In conventional histories, Lord Lao (Laozi) was a sixth-century BCE official of the Zhou dynasty and the author of the Daode jing (The Book of the Dao and Its Virtue). Thereafter, he gained mythic status as an immortal, a messiah, and a high god of Daoism. After being divinized during the Han dynasty and in early Daoist movements, Laozi reached his highest level of veneration under the Tang when the rulers honored him as a royal ancestor. In subsequent eras he remained prominent and is still a major deity in China today.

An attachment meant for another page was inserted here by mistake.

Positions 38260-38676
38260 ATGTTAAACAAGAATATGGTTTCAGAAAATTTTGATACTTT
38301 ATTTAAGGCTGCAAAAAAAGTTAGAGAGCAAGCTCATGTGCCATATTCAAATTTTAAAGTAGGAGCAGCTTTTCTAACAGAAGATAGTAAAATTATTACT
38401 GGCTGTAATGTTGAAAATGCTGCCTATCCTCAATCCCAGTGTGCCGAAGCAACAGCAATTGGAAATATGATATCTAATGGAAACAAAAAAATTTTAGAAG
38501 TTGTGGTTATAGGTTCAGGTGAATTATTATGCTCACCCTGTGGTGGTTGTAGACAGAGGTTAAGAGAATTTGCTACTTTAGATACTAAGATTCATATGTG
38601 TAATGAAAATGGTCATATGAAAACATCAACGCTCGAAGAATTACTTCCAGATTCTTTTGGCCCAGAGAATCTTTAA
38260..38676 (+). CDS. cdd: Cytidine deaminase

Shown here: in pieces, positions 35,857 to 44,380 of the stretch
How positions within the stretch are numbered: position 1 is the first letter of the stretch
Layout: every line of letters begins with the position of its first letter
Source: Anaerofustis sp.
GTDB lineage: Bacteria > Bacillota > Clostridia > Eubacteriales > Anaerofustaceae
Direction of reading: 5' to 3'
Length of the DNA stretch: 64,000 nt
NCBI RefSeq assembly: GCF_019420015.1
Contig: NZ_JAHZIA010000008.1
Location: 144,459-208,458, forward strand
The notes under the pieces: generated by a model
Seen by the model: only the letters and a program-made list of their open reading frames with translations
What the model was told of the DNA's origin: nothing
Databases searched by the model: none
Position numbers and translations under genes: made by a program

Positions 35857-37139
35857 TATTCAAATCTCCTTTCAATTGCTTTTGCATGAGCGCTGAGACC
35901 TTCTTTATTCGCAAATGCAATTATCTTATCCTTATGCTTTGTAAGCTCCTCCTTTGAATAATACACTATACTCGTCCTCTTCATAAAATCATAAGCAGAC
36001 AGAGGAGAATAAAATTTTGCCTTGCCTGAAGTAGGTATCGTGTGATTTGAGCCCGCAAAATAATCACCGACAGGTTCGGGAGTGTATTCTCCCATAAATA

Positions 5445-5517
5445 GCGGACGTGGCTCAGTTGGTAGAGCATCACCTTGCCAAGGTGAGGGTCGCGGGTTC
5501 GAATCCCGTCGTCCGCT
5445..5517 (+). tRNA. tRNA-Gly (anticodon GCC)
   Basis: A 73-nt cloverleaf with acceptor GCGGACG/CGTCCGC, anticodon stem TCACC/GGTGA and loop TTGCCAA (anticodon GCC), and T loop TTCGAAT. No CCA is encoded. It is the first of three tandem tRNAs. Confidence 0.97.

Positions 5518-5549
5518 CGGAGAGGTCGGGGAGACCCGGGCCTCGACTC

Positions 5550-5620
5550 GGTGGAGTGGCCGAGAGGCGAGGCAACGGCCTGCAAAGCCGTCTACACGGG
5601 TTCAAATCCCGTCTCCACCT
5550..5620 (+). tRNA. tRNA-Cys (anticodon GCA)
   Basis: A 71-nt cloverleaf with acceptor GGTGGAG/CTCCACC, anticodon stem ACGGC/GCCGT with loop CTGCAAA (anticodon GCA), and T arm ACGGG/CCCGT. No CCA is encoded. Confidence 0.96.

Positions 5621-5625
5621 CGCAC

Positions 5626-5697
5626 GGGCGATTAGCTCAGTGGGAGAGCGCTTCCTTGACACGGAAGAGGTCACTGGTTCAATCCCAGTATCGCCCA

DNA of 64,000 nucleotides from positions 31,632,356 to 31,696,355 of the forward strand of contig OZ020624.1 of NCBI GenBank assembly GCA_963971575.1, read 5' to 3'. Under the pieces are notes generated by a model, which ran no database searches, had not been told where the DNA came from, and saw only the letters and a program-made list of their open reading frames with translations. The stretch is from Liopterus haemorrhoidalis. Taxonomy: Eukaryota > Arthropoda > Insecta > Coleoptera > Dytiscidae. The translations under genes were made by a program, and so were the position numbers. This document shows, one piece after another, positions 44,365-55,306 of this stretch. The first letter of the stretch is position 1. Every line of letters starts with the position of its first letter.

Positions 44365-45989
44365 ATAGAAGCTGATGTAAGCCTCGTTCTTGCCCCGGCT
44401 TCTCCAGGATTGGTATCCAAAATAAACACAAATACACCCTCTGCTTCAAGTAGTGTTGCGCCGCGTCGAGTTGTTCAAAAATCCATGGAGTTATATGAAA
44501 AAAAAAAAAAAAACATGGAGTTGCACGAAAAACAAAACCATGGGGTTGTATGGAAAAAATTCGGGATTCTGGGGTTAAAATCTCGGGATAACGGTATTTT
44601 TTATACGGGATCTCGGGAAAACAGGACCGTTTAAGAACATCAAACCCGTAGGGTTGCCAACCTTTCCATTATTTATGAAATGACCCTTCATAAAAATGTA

God of the Dao approaches Lord Lao with two distinct frameworks—history and mythology. Part I of the book, a history, builds on earlier scholarship on the divinization of Lord Lao and the unfolding of his medieval hagiography, describing and contextualizing the numerous materials found on Lord Lao that have not yet been studied. Part Two explores the complex mythology of Lord Lao based on one of the major hagiographies, the twelfth-century Youlong zhuan (Like unto a Dragon). In this mythology, Lord Lao appears in eight distinct mythical roles, each associated with a particular phase in his life: He is the creator of the universe, bringer of cosmic order, teacher of dynasties, and the divine made flesh on earth. He is also the converter of the barbarians, the source of major Daoist revelations, and the god of Great Peace and political harmony. Comparing his story with related Confucian, Buddhist, and Western mythic tropes, Kohn illuminates the dynamics of the Daoist tale and persuades us to appreciate Lord Lao as a key deity of traditional China.